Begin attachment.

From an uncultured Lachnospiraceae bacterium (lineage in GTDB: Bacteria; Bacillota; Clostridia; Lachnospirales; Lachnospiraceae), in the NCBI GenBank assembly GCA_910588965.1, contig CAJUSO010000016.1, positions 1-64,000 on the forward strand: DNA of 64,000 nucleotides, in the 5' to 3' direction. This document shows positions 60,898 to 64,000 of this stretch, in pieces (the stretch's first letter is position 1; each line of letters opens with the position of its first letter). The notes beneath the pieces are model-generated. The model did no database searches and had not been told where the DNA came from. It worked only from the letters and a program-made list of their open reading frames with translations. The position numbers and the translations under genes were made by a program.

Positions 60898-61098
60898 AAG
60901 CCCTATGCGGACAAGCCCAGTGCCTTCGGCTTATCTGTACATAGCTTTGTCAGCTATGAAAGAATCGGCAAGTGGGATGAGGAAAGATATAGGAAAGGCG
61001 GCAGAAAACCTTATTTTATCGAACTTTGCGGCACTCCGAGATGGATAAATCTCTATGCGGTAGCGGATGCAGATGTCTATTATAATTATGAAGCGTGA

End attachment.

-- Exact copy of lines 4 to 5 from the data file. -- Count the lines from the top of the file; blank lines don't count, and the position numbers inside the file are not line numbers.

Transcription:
60901 CCCTATGCGGACAAGCCCAGTGCCTTCGGCTTATCTGTACATAGCTTTGTCAGCTATGAAAGAATCGGCAAGTGGGATGAGGAAAGATATAGGAAAGGCG
61001 GCAGAAAACCTTATTTTATCGAACTTTGCGGCACTCCGAGATGGATAAATCTCTATGCGGTAGCGGATGCAGATGTCTATTATAATTATGAAGCGTGA